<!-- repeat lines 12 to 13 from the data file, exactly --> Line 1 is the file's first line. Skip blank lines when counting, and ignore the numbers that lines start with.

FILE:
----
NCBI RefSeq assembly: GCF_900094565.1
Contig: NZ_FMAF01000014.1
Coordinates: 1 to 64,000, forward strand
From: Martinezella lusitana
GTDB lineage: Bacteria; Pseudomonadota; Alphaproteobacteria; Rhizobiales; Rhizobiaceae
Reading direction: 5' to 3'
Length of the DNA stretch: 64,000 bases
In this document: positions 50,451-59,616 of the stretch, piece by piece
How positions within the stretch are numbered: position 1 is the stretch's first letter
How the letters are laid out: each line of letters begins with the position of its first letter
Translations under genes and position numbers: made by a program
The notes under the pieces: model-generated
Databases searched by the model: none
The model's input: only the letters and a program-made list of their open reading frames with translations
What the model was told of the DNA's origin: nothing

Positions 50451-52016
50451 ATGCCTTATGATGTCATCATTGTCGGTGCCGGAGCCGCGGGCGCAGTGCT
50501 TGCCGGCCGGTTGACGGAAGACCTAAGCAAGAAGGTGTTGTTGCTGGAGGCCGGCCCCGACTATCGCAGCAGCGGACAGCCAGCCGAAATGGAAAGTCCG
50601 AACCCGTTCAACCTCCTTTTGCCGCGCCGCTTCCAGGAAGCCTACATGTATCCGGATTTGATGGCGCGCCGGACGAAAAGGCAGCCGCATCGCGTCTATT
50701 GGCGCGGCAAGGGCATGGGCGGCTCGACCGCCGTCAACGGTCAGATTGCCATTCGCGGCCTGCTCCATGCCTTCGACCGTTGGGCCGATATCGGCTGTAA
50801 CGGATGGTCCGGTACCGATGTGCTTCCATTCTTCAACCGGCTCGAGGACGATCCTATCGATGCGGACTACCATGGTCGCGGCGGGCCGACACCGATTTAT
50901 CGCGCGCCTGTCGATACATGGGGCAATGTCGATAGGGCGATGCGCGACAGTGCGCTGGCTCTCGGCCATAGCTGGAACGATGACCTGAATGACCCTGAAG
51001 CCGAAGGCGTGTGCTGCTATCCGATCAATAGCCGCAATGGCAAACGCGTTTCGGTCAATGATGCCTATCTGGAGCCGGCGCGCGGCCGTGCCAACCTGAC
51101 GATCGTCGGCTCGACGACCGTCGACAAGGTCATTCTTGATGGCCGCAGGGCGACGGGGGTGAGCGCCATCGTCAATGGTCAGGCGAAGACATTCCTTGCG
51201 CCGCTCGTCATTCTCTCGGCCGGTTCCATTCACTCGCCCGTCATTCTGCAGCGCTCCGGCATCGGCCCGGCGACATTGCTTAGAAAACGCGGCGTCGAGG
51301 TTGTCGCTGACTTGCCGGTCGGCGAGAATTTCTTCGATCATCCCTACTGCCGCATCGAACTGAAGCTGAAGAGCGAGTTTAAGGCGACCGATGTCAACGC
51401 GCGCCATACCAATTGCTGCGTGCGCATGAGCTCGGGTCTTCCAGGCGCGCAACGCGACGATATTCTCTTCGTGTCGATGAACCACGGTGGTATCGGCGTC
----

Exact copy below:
The notes under the pieces: model-generated
Databases searched by the model: none